• Mod parent up. (Score:5, Insightful)

    by khasim (1285) <brandioch.conner@gmail.com> on Monday August 27, 2012 @02:01PM (#41139859)

    Fewer MBAs, more engineers.
    You're supposed to be a tech company. Where are the tech advances? Where's the engineering? Why are your products almost indistinguishable from Dell's?

  • by rudy_wayne (414635) on Monday August 27, 2012 @02:02PM (#41139881)

    Commodity PCs might be boring, but they are still needed and there is still a big market for them. The real problem is here:

    HP has spent more than $40 billion on dozens of acquisitions

    HP, like too many other companies, has reduced its R&D to almost nothing and tried to get new products and ideas by just going out and buying other companies.

  • Re:fire the board. (Score:5, Insightful)

    by Frosty Piss (770223) * on Monday August 27, 2012 @02:02PM (#41139895)

    Remember when Carli Fiorina was in charge at HP? She seemed to have a good vision

    I'm sorry, what? I had to re-read that a few times... Really? Carli Fiorina had a good vision for HP? Wow. Simply wow...

  • Re:The PC is Dying (Score:2, Insightful)

    by Anonymous Coward on Monday August 27, 2012 @02:03PM (#41139909)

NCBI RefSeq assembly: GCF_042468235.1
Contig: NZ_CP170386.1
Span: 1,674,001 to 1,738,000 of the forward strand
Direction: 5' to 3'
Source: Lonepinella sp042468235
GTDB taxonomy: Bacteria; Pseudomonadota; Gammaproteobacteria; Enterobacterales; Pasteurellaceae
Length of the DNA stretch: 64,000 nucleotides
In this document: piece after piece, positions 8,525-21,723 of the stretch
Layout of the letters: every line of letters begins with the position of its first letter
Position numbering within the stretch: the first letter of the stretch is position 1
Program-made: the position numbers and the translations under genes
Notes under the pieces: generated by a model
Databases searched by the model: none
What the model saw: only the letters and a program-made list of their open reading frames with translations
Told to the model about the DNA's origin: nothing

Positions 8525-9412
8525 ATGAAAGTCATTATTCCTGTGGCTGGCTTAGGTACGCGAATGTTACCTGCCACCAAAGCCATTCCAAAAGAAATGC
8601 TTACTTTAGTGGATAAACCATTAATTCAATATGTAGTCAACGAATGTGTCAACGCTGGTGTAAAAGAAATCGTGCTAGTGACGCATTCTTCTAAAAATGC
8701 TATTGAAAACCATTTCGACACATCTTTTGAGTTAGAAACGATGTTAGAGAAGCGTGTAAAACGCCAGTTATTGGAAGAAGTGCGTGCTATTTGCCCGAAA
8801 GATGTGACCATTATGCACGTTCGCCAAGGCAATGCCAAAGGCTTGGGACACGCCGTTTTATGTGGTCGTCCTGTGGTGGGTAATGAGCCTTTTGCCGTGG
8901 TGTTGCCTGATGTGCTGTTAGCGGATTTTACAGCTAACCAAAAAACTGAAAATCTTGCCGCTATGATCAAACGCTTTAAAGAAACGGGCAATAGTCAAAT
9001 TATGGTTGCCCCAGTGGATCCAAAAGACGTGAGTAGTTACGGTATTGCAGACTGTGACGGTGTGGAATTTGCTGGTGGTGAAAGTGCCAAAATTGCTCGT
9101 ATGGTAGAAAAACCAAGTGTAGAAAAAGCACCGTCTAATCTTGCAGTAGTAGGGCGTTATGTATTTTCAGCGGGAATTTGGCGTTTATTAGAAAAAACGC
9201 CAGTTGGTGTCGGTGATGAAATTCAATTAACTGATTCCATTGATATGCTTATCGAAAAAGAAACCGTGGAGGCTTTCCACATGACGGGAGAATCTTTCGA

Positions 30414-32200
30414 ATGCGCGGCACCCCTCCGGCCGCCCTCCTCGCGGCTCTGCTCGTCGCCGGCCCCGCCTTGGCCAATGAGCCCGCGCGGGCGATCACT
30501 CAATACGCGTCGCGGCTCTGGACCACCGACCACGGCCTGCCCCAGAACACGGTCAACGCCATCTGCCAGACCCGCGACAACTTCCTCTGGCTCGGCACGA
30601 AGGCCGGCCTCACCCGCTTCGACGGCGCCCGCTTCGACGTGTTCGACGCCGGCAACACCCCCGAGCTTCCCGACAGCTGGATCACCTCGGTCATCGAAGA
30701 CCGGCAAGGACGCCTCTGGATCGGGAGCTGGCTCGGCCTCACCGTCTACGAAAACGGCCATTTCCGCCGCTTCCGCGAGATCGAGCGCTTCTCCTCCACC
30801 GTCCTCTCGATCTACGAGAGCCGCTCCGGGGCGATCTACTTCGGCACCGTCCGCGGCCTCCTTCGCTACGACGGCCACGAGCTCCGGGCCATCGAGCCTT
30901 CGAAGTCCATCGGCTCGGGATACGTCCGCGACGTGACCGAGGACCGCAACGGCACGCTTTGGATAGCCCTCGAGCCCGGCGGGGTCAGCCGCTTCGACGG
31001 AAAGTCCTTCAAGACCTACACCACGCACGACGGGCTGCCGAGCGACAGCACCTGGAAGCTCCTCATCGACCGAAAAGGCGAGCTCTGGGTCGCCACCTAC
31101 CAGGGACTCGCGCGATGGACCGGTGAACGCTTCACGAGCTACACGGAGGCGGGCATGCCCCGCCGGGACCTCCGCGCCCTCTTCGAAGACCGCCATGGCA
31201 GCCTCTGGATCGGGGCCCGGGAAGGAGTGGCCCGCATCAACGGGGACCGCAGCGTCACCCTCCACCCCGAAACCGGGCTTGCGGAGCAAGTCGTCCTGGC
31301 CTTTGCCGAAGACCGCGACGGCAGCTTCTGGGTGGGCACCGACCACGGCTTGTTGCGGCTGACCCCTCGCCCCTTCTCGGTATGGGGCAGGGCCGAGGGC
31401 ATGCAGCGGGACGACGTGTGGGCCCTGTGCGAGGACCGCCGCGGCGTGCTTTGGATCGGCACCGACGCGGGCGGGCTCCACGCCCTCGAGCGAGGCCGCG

What device did you type this long, goofy post out on?

  • Of course! (Score:5, Insightful)

    by onyxruby (118189) <.onyxruby. .at. .comcast.net.> on Monday August 27, 2012 @02:07PM (#41139959)

    Of course they did this, they outsourced their soul when they thought their companies were nothing but machines with parts that could be replaced with parts from the cheapest provider. Once they did that they lost their soul and they lost their innovation. Nobody had a desire to take pride in their company anymore knowing that they could well be the next to replaced with someone in India next.

    It was the rank and file of the old HP, Dell, Compaq etc that were so damn innovative that built the industry. Upper management came along and thought they could outsource them and still get the same results, failing to see how people would no longer /care/. People who are focused on surviving simply don't give a damn and the next thing you know companies like Acer and Samsung rise from being providers to the giants to the next giants themselves.

    Here's the thing, if they do the same thing the American companies did, they too will fall and someone else will take their place. Seriously, can anyone ever give me a single example of where outsourcing actually worked out in the long term for someone other than the vendor?

  • by the_humeister (922869) on Monday August 27, 2012 @02:07PM (#41139965)